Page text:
Sony hip to security deficiencies long before GOP attack
Sony Pictures said the cyber attack on its internal systems was “unprecedented,” but internal company files have revealed that the Hollywood giant knew about the security vulnerabilities in its network several months prior to the attack.
Re/code discovered an email that shows general counsel for Sony Pictures, Leah Weil, communicating with representatives from PricewaterhouseCoopers regarding a security audit of the company’s computer systems. At one point during the exchange, the auditors mentioned their discovery of an unmonitored firewall and over a hundred other devices that were not being supervised by Sony’s corporate security team, which is responsible for monitoring IT infrastructure.
The audit, which was conducted for a two week period from the middle of July to the beginning of August, found that Sony Pictures had neglected to make its security team aware of the new devices after transferring from a third-party provider.
The PricewaterhouseCoopers auditors warned, “Security incidents raising these network or infrastructure devices may not be detected or resolved timely.”
Additionally, the email exchanges indicate that there was a discrepancy between the list of devices that the security team was instructed to monitor and the list of devices it was actually monitoring. According to PricewaterhouseCoopers, Sony may have omitted certain network devices, including “critical security devices,” causing them not to be monitored.
In Sony’s reply to the report, on September 25th, the company said it did not apply “the same level of rigor” to devices such as web servers and routers because it wanted to focus on perimeter devices.
The report’s timing couldn’t be worse for Sony Pictures, as the company is still dealing with the aftermath of a major cyber attack that was allegedly carried out by a hacktivist group calling themselves Guardians of Peace (GOP). The attack disabled the company’s entire computer system and allowed the hackers to access large quantities of sensitive information that they appear to be slowly leaking via file-sharing sites.
A source cited by the Times of London said that partners of Sony Pictures are cancelling shootings indefinitely because the company is unable to process payments due to problems with Sony’s payments processing system, and that the problems are a result of the breach.
Among the leaked emails are some uncouth, and now embarrassing, exchanges between Sony’s upper-ranking executives, wherein the executives insult everyone from President Barack Obama to Angelina Jolie. Movie producer Scott Rudin, who produced the Academy Award-winning No Country for Old Men, made derogatory comments about Angelina Jolie, referring to her as a “minimally talented spoilt brat” with a “rampaging ego.”
One particular exchange between Scott Rudin and Sony co-chairperson, Amy Pascal, exposed the duo indulging in racist banter with regards to President Obama. Pascal asked Rudin if she should ask President Obama whether he liked Django, a reference to the Quentin Tarantino film, Django Unchained. Rudin replied, “12 years” before he and Pascal continued to exchange references to films featuring African American actors. Rudin also remarked, “I bet he likes Kevin Hart.”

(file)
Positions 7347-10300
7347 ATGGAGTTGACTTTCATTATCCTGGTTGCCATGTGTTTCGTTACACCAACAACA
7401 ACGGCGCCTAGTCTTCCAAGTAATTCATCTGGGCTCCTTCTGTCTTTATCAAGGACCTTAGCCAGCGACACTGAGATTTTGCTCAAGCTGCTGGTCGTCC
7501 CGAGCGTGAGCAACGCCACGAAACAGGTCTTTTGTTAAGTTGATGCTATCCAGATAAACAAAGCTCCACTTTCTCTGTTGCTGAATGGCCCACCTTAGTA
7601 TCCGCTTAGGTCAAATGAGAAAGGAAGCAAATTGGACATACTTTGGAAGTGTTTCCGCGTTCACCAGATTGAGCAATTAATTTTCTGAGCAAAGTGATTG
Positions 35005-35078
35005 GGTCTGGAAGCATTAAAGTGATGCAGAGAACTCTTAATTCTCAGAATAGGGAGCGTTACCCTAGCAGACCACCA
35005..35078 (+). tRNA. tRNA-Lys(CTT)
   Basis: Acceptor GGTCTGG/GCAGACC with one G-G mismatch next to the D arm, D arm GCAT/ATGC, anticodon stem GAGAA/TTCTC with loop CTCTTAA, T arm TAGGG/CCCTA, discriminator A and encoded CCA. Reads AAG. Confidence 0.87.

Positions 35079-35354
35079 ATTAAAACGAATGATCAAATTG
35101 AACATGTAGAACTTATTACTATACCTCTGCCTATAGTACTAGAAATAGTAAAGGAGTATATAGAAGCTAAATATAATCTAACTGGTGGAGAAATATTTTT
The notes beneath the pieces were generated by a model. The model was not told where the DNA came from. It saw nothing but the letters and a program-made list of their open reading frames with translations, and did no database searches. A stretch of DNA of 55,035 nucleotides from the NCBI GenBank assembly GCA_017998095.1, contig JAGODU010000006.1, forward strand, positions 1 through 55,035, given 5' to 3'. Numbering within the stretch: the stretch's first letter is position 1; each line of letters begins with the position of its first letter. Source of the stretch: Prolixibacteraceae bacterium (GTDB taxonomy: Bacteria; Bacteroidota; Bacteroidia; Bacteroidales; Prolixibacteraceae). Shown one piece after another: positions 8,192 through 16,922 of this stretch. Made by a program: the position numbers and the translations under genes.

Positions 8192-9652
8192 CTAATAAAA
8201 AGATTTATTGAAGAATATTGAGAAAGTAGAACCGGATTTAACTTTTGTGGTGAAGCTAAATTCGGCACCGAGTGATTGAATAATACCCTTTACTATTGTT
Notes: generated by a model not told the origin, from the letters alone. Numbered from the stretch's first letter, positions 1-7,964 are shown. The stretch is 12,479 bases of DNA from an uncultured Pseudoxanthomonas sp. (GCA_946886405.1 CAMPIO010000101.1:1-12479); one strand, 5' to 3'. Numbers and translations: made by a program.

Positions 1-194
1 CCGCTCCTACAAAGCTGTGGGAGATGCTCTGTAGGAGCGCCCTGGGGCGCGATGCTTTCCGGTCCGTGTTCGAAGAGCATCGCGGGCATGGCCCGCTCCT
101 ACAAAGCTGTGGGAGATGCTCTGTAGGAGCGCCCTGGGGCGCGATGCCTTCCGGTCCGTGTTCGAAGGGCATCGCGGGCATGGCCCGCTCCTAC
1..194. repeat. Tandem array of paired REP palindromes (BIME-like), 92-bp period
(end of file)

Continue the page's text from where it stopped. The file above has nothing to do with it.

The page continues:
It was also discovered that Sony CEO, Michael Lynton, called Kevin Hart a “whore” because he requested compensation for promotional tweets.
Since getting caught and being publicly shamed, Rudin and Pascal have apologized for their behavior. Pascal admitted her comments were “insensitive and inappropriate” and said, “Although this was a private communication that was stolen, I accept full responsibility for what I wrote and apologize to everyone who was offended.”
Aside from exposing the true colors of Sony’s top brass, the GOP have leaked myriad documents, including four unreleased films and private data concerning employees of Sony Pictures. The content of the documents included Social Security numbers, private residence addresses and identifiable health information of employees and their families.
Director of NGO, Patient Privacy Rights, Deborah Peel expressed her concerns, “This is a thousand times worse that that other stuff; health information is the most sensitive information about you. This stuff will haunt all those people the rest of their lives. Once it’s up on the internet it is up in perpetuity.”
The U.S. Federal Bureau of Investigation (FBI) is involved in the investigations but hasn’t revealed suspects, while Sony hired FireEye security firm’s Mandiant unit to restore order. Various media outlets have cited sources who are close to the investigation as saying North Korea is responsible for the attack, but the GOP identifies themselves as a hacktivist group that is in no way affiliated with any government.
The paranoia about North Korea is partially linked to Kim Jong-Un’s outrage about a new Hollywood movied called The Interview, which is a comedy about the CIA plotting to assassinate Kim Jong-Un. North Korea denied taking part in the Sony Pictures attack, but they have spoken out against the movie, and allegedly stated that teh country is pleased that their “supporters and sympathizers” are backing its war against “U.S. imperialism.”
In addition to North Korea’s disdain for the new movie, director of labs at AlienVault, Jaime Blasco, said that the four files he examined look to have been created on a machine that was operating in the Korean language.
Sony has refused to pull out The Interview before it debuts in American theaters on Christmas Day.